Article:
Steve Serifini, owner of Fab-U-This in Torrington, Connecticut, has been fabricating custom headers, exhaust and award-winning builds with some of the most intricate and beautiful weld work in the industry for the past 25 years, 15 of which at Fab-U-This. The two have worked together through their love of motorcycles, originally working on Hass’s GSXR 1000. “He [Steve] does the fab work on my 1000cc and I decided to build something different and no one has seen before,” Hass confirms. “I want to make more power. The original plan was to do it as a 1000.”
Hass continues, “I started buying parts and the turbos; I had a 1000 chassis. Everything started going together. I started thinking about the engine cases cause at the time I was doing this, I started making big boost and having problems with the 1000 engine cases. And if I’m having problems with this turbo, [our new] setup is going to blow it apart.”
The new setup—based around a 2004 Suzuki Hayabusa chassis with the neck raked five degrees—is a solution taken from Hass’s experience as a heavy equipment and diesel mechanic, where one night browsing on the internet he stumbled on a compound turbo setup from one of the diesel forums. Serafini remembers the exchange, “Don sent me a picture of a compound turbo setup, because it’s big on the diesels and you can run a ton of boost with very little lag; it comes on quick.” The consensus was decided that it would be a “fun thing to try” so after tossing the concept around, Hass left building the world’s first compound turbo motorcycle—and potentially the first to 300 mph in one mile—to Serafini.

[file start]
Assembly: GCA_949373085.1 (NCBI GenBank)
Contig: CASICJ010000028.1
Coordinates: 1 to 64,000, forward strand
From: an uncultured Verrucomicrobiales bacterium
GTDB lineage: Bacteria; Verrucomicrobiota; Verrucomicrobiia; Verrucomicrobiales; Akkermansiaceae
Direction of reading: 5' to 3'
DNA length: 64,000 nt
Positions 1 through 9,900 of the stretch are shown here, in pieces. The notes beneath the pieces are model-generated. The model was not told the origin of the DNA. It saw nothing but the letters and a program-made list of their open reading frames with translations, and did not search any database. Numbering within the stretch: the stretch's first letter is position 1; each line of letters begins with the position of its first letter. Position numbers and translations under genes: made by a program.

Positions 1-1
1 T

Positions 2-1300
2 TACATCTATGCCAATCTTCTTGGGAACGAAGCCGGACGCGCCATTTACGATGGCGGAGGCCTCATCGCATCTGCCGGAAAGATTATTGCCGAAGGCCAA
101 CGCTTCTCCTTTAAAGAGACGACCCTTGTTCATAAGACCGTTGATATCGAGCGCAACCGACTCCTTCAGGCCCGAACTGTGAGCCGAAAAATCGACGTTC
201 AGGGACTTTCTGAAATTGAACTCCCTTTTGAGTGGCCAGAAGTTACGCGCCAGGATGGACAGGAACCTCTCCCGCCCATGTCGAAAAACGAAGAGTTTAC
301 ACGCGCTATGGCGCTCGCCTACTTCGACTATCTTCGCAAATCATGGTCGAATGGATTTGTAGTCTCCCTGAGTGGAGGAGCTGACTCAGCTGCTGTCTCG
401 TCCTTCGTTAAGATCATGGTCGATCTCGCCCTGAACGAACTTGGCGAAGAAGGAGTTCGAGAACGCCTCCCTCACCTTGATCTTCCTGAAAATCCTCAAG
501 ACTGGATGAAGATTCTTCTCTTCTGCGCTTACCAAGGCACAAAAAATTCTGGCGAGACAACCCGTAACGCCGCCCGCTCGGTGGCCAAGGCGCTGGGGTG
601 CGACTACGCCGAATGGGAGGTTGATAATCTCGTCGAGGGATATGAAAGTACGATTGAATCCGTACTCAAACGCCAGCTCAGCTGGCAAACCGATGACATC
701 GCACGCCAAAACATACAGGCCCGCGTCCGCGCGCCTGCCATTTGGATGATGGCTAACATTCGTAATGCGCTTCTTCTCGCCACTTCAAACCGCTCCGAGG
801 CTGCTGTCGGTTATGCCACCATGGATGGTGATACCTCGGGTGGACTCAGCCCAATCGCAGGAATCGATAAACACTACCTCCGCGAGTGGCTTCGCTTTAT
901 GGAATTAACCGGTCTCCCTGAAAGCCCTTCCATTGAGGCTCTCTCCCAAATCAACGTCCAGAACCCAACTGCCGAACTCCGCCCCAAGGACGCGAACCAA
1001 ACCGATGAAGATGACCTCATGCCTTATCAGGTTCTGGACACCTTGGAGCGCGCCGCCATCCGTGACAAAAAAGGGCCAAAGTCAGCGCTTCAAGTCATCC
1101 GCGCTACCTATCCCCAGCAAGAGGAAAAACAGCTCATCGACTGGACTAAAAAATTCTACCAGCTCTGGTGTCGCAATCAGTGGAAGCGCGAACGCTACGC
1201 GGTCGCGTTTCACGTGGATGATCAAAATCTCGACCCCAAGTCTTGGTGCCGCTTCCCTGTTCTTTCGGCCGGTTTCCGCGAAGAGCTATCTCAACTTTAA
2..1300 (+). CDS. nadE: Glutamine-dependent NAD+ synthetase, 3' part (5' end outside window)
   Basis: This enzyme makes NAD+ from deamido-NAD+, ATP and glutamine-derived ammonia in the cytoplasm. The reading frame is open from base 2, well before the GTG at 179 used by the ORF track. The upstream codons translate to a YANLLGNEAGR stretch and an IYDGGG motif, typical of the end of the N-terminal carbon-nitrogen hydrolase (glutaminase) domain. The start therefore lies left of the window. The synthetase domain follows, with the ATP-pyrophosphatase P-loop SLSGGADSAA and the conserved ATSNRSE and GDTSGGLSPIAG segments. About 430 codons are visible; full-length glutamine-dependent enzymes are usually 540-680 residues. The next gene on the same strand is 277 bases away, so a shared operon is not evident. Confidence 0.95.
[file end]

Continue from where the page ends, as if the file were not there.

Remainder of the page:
“It was one of those things that if we counted the man hours, it would probably disgust me."
“I told Steve, this is the concept I want, I think we should put the turbos here and I’m leaving the build up to you,” Hass says. “Build it as you want to build it.”
Compound turbos are a great solution because of the power delivery and high boost numbers. In this case, Hass-Serafini is projecting around 60-70 psi on an alcohol setup. In order to compensate for the temps and extra boost, Serafini built a custom 5-gallon ice tank to hold (you guessed it) ice water that circulates through the liquid-cooled intercooler. Even during hot and humid days on the dyno, they were seeing frigid temps and impressive numbers: 564 horsepower @18psi.